Behind the Borders: Why has the Isle of Man had to lock down again?

The Isle of Man spent just over a month with no on-Island restrictions before being forced back into a lockdown. Credit: ITV Granada Reports

Just one short month ago, the Isle of Man was the British Isles beacon of hope.

Many in the UK and further afield gazed across to the Manx shores with envy as a glimpse of what their future may hold.

Schools, shops, restaurants and pubs all open and people living a life.

But in the space of just four weeks, the Isle of Man has been forced into a third lockdown with a risk that the worst is yet to come.

PRIDE BEFORE THE FALLThe Isle of Man came out of its first ‘circuit-break’ lockdown on 1st February.

Islanders were then living the COVID-free life until a UK-based worker of the Steam Packet Company (SPC) tested positive for Covid-19.

A further Manx crew member than went on to test positive, which suggested rules may had been broken when it came to crews mixing.

Meetings were then held after a 'breakdown' in adherence to the self-isolation rules within the SPC, with talks concluding there was 'miscommunication' between the Company and the Isle of Man Government.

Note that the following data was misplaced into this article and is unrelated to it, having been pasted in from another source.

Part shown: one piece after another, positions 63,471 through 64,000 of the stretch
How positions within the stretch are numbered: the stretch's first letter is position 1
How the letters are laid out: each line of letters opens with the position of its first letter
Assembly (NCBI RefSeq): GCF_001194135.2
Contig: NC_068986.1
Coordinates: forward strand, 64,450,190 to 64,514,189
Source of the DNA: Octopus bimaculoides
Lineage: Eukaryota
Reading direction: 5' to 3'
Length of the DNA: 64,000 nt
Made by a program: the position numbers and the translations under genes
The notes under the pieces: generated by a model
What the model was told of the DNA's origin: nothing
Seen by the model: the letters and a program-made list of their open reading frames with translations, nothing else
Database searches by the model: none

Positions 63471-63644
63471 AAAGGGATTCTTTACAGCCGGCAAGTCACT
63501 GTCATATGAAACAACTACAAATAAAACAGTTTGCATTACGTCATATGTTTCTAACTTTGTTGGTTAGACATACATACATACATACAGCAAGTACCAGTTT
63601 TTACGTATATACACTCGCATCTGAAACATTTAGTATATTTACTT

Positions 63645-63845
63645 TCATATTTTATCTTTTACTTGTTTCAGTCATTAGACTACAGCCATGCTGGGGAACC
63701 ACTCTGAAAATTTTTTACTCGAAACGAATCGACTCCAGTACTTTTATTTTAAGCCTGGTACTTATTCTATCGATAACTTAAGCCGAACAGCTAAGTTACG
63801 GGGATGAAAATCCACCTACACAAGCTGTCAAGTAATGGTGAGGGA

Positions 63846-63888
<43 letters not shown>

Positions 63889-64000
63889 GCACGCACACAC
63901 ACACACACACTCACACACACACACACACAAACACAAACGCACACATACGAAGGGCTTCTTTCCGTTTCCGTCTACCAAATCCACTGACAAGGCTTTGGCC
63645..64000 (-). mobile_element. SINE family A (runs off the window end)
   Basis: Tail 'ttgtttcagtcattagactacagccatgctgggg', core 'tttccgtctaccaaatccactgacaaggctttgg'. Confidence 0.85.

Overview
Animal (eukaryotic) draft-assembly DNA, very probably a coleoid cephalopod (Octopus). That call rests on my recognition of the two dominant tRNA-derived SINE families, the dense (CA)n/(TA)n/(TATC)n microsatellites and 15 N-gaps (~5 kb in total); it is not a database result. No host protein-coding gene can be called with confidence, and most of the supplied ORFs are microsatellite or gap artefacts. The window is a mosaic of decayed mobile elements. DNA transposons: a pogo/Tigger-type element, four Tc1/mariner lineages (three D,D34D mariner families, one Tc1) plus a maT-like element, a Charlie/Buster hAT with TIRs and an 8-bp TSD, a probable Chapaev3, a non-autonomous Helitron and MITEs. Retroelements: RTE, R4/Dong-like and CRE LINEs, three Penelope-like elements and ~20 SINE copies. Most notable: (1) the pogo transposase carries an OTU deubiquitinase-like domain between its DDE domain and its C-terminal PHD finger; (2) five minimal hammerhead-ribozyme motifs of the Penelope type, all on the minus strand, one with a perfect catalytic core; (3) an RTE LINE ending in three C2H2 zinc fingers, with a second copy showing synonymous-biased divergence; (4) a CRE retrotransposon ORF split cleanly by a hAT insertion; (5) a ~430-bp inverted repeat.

The first major warning sign then came on Saturday after two cases were detected that were not linked to anyone already in isolation.

And by the end of the weekend, a further four unexplained cases.

Backed into a corner, the government then announced a 21-day circuit break lockdown similar to the one the island came out of on 1st February.

Decisions locked in, lockdown implemented.


Today, 17 new cases were recorded - the highest daily increase in new cases since April last year.

It also takes the total active cases to 70 with three people now in hospital.

Many now worry that these stats are only going to increase, potentially to figures the Island hasn't experienced through the entire pandemic.

Some of these cases have been directly linked to the crew member of the ferry, while many currently remain unexplained.

What is certain is the control the government once had when it came to tracking the virus, has gone.

The Chief Minister was still adamant action was taken as quickly as possible, despite admitting there were already four unexplained cases before lockdown was implemented.

Whereas before, the Manx public have generally united in an Island-wide mission to beat the virus, this time feels different - the Manx mood has shifted.

On the now rare occasions you leave the house, the atmosphere is clouded with resentment and a feeling this could have been avoided.

As optimism remains at the forefront of the UK approach, hope now dwindles here on the Island.

Living back in a lockdown that has the potential to be the worst the Island has seen since the beginning - with no clear end in sight.